NIEHS researchers found a positive association between douching and ovarian cancer, but no association between genital talc use and ovarian cancer. Published online June 20 in the journal Epidemiology, the research used data from women participating in the Sister Study, which examines environmental and genetic risk factors for breast cancer and other diseases in sisters of women who have had breast cancer.
According to the paper’s corresponding author, Clarice Weinberg, Ph.D., deputy head of the NIEHS Biostatistics and Computational Biology Branch, 154 of the 50,884 women enrolled in the Sister Study developed ovarian cancer during approximately six years of follow-up. Although the number of ovarian cancer cases was relatively small, Weinberg said sisters in the study were more likely to develop ovarian cancer due to their family history of breast cancer.
"A woman who has a sister with breast cancer has twice the risk of getting breast cancer, but also as much as a 60 percent increase in her risk of developing ovarian cancer," Weinberg said. "The Sister Study gives us more statistical power to examine an otherwise rare cancer like ovarian cancer."
First paper to examine douching and ovarian cancer
Before this paper, a number of studies had examined the association between genital talc use and ovarian cancer, but none had investigated a link between douching and ovarian cancer. To determine if talc use and douching were involved in the development of ovarian cancer, Sister Study participants were asked about reproductive and health history, lifestyle, and use of personal care products. In the cohort as a whole, women who used talc were twice as likely to douche as women who did not use talc, raising the possibility that the correlated behavior of douching might explain some of the earlier talc findings.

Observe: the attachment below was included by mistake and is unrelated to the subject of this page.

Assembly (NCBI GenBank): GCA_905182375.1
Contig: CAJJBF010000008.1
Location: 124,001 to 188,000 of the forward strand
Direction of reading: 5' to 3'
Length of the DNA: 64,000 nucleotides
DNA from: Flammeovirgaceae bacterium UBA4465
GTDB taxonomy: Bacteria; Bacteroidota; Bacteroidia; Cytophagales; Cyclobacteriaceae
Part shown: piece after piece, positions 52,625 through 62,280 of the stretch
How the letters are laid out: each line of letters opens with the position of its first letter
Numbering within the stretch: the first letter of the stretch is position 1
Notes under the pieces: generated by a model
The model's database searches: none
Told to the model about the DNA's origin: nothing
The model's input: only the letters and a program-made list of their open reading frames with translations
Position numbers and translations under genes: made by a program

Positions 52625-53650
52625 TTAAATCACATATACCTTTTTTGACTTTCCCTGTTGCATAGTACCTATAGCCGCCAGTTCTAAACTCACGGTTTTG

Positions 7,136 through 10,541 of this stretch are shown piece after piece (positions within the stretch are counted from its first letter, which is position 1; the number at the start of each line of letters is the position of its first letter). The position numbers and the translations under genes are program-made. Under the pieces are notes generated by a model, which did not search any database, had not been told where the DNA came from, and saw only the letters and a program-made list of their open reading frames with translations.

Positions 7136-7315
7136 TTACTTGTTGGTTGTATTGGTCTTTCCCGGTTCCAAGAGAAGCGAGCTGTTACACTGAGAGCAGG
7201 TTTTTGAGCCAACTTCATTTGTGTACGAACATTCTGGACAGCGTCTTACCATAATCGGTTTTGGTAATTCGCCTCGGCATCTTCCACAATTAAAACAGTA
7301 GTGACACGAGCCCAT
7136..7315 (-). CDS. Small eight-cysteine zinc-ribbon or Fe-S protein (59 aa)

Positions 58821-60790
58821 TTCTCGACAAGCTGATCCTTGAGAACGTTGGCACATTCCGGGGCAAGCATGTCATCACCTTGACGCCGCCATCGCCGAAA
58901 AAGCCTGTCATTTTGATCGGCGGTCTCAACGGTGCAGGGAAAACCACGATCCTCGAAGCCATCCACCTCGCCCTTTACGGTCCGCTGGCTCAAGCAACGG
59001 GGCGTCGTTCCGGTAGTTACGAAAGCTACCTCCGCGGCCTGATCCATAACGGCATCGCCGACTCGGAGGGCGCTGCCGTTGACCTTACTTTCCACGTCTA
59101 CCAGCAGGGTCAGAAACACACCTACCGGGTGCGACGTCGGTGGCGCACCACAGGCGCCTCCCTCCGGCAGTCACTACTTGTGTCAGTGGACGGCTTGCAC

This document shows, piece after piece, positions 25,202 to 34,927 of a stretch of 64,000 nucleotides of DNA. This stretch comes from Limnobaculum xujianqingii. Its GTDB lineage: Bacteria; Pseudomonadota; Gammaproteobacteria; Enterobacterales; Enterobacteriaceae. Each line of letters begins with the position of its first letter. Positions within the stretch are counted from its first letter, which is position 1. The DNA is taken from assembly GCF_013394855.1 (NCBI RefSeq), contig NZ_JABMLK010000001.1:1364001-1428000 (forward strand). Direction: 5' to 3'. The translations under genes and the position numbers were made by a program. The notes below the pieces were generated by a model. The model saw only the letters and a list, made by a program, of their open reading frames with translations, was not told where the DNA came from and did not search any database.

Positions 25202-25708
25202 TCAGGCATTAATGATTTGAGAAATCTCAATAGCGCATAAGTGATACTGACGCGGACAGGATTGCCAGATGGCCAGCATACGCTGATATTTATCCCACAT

In the Sister Study, women who douched were nearly twice as likely to develop ovarian cancer as women who did not, regardless of whether they also used talc. Possible explanations for the association include that douching forces toxins into the reproductive tract or that some douching solutions or douching devices contain phthalates. Levels of phthalates have been reported to be higher among women who douche.
Study design makes a difference
Katie O’Brien, Ph.D., a postdoctoral fellow in Weinberg’s branch, directed the research, supervising an undergraduate summer student who wrote the manuscript (see sidebar). O’Brien said although most of the research papers on the topic found a positive association between talc and ovarian cancer, most of them were from case-control studies, in which women with ovarian cancer were asked about their exposures after they were diagnosed.
According to O’Brien, being diagnosed with the disease could change women’s behaviors or their recall of talc use. The Sister Study is a prospective cohort study, meaning researchers asked participants about exposures to talc before they were diagnosed.
"This paper is the third cohort study to show no association between talc use and ovarian cancer, so we need to figure out what could be responsible for the difference," O’Brien said.
As lead researcher for the Sister Study, NIEHS Epidemiology Branch Chief Dale Sandler, Ph.D., served as co-senior author on the paper. Sandler said the role of genital talc use in ovarian cancer has been a longstanding and contentious issue. She explained that the topic was difficult to study because women may have used powders that do not contain talc, and comprehensive product use histories are difficult to collect. Nevertheless, she believes prospective studies like this one may eventually lead to a definitive answer.
"By combining data from multiple cohorts, epidemiologists may be able to tackle this issue more thoroughly," Sandler said.
Citation: Gonzalez NL, O’Brien KM, D’Aloisio AA, Sandler DP. Weinberg CR. 2016. Douching, talc use, and risk of ovarian cancer. Epidemiology; doi:10.1097/EDE.0000000000000528 [Online 20 June 2016].